What does a firefighter do? Learning about community helpers in preschool is important so children understand they shouldn’t be afraid of a firefighter or a police officer. It helps them understand how the world works and how to be safe. Community Helpers Firefighters is Day 1 of the Mother Goose Time kit for November.
In the picture below, you can see what materials we have to work with today. A daily topic poster, family newsletters, Jack Be Nimble nursery rhyme poster, fire painting materials, name tags, and a fire station counting game. Lots of ideas and materials for the community helpers firefighters theme!
Community Helpers Firefighters
Each day I put up the daily topic poster so everyone can see what we’re going to learn about that day. I love that Mother Goose Time uses beautiful, quality REAL images on so many of their materials. We can see details in the photo below. Be sure to talk about the daily topic poster.
Questions to ask:
- What does this community helper do?
- What letter does firefighter start with?
- What is he wearing?
- What does rescue mean?
- Why do you think he has a light on his helmet?
Circle Time Activities
At circle time, we almost always sing the daily fingerplay/song. They are super quick to memorize and usually incorporate the basics like names, counting, colors, shapes. A Little Fire song goes to the tune of “Mary Had a Little Lamb” so I will sing that song with the kids and then transition to the new song. You could also pull out the Circle Time CD and sing along to it.
The Rhyme Time poster this month features the Jack Be Nimble nursery rhyme. I like that nursery rhymes are included in the Mother Goose Time curriculum. Nursery rhymes are little stories that help children remember a series of events. Children learn that some words sound alike – they rhyme! They also help children learn to read. Read more about nursery rhymes and download free nursery rhymes, fingerplays and song cards here. We talked about fire safety and how to be safe around a candle. We talked about the flame on a candle being really small but fire spreads and grows.
The Rhyme Time poster is also excellent for looking for letters. Each child gets a turn with the pointer. I ask them to find a certain letter. This helps us focus on letters and I can access how each one is progressing.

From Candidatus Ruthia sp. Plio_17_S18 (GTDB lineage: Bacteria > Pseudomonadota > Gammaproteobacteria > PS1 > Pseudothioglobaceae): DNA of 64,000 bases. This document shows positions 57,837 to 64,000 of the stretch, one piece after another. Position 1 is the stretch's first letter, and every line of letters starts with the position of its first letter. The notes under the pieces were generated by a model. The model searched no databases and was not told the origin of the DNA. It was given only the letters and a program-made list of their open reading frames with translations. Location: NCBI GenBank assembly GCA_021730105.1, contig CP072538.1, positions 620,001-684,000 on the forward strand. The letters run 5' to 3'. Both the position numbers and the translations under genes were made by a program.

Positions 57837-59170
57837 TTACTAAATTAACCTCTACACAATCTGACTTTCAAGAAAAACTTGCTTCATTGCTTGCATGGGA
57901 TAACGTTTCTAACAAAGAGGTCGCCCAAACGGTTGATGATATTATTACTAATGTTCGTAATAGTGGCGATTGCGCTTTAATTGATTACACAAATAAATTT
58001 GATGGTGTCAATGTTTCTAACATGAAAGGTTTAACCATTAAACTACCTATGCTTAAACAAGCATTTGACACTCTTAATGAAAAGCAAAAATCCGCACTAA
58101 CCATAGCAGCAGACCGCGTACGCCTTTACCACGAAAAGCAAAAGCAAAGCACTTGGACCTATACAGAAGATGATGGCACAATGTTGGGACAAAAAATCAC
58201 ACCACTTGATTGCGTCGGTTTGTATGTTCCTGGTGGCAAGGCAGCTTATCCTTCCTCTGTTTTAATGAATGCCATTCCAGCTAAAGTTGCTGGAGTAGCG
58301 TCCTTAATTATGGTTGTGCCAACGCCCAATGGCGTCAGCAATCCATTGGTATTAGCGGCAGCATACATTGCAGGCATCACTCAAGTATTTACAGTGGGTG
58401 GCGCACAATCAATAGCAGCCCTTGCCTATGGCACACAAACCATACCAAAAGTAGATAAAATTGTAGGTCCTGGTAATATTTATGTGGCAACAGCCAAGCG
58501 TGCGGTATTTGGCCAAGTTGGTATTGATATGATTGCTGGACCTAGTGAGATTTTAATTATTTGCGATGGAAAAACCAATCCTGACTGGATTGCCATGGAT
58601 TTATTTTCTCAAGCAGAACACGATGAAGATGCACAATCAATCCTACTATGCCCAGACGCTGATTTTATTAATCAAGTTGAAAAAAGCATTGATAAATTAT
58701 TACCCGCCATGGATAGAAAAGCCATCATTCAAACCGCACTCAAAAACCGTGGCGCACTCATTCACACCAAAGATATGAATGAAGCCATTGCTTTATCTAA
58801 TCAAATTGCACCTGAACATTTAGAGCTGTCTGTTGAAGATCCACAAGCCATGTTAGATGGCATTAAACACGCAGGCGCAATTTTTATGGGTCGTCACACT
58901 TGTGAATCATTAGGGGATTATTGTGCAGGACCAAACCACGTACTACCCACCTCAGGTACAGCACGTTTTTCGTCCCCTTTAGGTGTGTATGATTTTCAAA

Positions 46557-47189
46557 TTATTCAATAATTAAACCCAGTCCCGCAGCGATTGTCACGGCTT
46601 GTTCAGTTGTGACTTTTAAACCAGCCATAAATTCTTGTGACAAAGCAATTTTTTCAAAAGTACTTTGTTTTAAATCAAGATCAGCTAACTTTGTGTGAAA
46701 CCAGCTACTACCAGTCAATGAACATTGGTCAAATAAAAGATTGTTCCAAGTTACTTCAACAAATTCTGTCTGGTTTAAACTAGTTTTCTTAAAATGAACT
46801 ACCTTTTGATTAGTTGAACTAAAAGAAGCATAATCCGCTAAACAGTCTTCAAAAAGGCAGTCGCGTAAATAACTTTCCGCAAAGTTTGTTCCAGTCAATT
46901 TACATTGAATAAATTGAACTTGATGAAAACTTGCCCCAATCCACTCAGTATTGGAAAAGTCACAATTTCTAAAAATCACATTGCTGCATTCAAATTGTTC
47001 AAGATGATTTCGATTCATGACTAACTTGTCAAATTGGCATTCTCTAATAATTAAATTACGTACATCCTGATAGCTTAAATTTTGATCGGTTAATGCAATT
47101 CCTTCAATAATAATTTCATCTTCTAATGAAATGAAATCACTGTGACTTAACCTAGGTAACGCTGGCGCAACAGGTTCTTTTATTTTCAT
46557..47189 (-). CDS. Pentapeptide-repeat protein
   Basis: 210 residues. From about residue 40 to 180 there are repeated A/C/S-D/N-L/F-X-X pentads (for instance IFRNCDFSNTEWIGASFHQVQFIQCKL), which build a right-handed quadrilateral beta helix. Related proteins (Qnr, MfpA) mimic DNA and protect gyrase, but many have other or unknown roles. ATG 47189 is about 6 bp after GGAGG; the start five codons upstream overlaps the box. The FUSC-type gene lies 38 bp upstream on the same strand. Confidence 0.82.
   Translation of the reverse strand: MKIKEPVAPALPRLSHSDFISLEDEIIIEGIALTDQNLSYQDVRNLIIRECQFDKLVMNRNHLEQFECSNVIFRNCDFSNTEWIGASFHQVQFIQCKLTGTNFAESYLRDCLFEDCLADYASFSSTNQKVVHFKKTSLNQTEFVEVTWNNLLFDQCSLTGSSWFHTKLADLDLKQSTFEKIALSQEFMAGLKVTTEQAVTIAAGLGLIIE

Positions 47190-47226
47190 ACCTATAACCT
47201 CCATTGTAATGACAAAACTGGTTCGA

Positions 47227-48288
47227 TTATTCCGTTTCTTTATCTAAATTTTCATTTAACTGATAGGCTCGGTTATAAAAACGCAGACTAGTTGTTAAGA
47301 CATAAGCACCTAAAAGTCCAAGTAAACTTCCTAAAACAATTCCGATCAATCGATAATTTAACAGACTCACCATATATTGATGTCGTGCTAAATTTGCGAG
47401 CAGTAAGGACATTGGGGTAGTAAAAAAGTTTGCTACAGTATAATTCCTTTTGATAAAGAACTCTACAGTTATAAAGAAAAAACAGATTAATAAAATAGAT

More Fire Safety Lessons
I use Scholastic My Big World magazines along with Mother Goose Time. They offer wonderful little lessons that coordinate with the seasons. They often include important health and safety or nature lessons. Along with the paper magazine subscription, you get access to the online resources, even an archive of past issues. So we looked at some of those resources too, because video and really make a theme or idea come alive. The materials shown below are from Scholastic and require a subscription to access. They are wonderful resources! Read more about them on Teach Preschool.
Just a short clip of a fire and firghters spraying the blaze. (from Scholastic – requires a subscription)
Another short clip of firefighters running to the truck with their gear, heading out a fire.
We loved this Fire Fork Painting activity! It’s process art that explores the colors of flames. Using the fork, the child presses the fork into the paint and then stmaps ir spreads the paint with the fork.
We used red, orange and yellow paint. Mixing the colors is fun!
After trying the fork, some moved on from using the fork and tried other techniques. This child took the paper plate of paint and pressed it onto her paper. That is fine too.
Look at the results of our fire fork painting!
Fire Station Counting
The fire truck and dump truck manipulatives were included in this month’s kit.
Where do firefighters work?
Using the fire station cards, match up fire engines to the station with the matching number of trucks.
This is a fun counting and on-to-one-correspondence activity. It is versatile and works for younger or older children. The truck counters can simply be played with, sorted by color, or sorted by dump truck/fire engines. Or spread out the number cards and invite the child to draw a number card. Then drive that many fire engines to the station with the matching number.
To simply that, use only the number and fire station cards with numbers 1-3.
To make the activity more challenging, have the child draw two number cards. Add them to get the total and then count out that many fire engines.
Anyway you do this fun activity, children are counting, matching and working on important math concepts!